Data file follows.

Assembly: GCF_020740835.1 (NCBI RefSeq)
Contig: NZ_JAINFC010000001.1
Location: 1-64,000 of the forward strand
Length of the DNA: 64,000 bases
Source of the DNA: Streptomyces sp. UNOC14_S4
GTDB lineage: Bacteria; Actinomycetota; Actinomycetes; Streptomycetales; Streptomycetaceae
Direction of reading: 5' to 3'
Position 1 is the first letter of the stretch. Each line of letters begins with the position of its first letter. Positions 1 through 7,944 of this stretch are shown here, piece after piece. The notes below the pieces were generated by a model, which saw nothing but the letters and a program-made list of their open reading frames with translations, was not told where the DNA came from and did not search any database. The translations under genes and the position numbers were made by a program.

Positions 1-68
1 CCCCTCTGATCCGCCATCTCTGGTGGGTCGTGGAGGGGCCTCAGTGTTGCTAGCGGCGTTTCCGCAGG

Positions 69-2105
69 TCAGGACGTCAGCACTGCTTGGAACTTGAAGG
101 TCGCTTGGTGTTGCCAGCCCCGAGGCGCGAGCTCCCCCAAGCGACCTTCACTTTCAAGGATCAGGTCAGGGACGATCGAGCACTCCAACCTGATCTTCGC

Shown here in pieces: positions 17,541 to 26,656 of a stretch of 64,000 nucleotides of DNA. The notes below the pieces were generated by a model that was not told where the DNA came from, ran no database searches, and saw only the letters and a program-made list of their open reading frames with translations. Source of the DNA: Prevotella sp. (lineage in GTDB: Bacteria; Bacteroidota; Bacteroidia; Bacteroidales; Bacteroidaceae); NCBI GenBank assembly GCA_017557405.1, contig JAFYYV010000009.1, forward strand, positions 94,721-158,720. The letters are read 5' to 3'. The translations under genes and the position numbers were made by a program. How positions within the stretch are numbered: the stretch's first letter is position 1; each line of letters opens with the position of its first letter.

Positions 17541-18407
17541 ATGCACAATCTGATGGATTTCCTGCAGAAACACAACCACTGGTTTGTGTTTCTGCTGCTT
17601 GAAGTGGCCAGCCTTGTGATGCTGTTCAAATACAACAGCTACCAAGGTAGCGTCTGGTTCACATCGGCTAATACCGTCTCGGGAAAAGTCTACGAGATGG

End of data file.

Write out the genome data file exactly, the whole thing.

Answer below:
Assembly: GCF_020740835.1 (NCBI RefSeq)
Contig: NZ_JAINFC010000001.1
Location: 1-64,000 of the forward strand
Length of the DNA: 64,000 bases
Source of the DNA: Streptomyces sp. UNOC14_S4
GTDB lineage: Bacteria; Actinomycetota; Actinomycetes; Streptomycetales; Streptomycetaceae
Direction of reading: 5' to 3'
Position 1 is the first letter of the stretch. Each line of letters begins with the position of its first letter. Positions 1 through 7,944 of this stretch are shown here, piece after piece. The notes below the pieces were generated by a model, which saw nothing but the letters and a program-made list of their open reading frames with translations, was not told where the DNA came from and did not search any database. The translations under genes and the position numbers were made by a program.

Positions 1-68
1 CCCCTCTGATCCGCCATCTCTGGTGGGTCGTGGAGGGGCCTCAGTGTTGCTAGCGGCGTTTCCGCAGG

Positions 69-2105
69 TCAGGACGTCAGCACTGCTTGGAACTTGAAGG
101 TCGCTTGGTGTTGCCAGCCCCGAGGCGCGAGCTCCCCCAAGCGACCTTCACTTTCAAGGATCAGGTCAGGGACGATCGAGCACTCCAACCTGATCTTCGC

Shown here in pieces: positions 17,541 to 26,656 of a stretch of 64,000 nucleotides of DNA. The notes below the pieces were generated by a model that was not told where the DNA came from, ran no database searches, and saw only the letters and a program-made list of their open reading frames with translations. Source of the DNA: Prevotella sp. (lineage in GTDB: Bacteria; Bacteroidota; Bacteroidia; Bacteroidales; Bacteroidaceae); NCBI GenBank assembly GCA_017557405.1, contig JAFYYV010000009.1, forward strand, positions 94,721-158,720. The letters are read 5' to 3'. The translations under genes and the position numbers were made by a program. How positions within the stretch are numbered: the stretch's first letter is position 1; each line of letters opens with the position of its first letter.

Positions 17541-18407
17541 ATGCACAATCTGATGGATTTCCTGCAGAAACACAACCACTGGTTTGTGTTTCTGCTGCTT
17601 GAAGTGGCCAGCCTTGTGATGCTGTTCAAATACAACAGCTACCAAGGTAGCGTCTGGTTCACATCGGCTAATACCGTCTCGGGAAAAGTCTACGAGATGG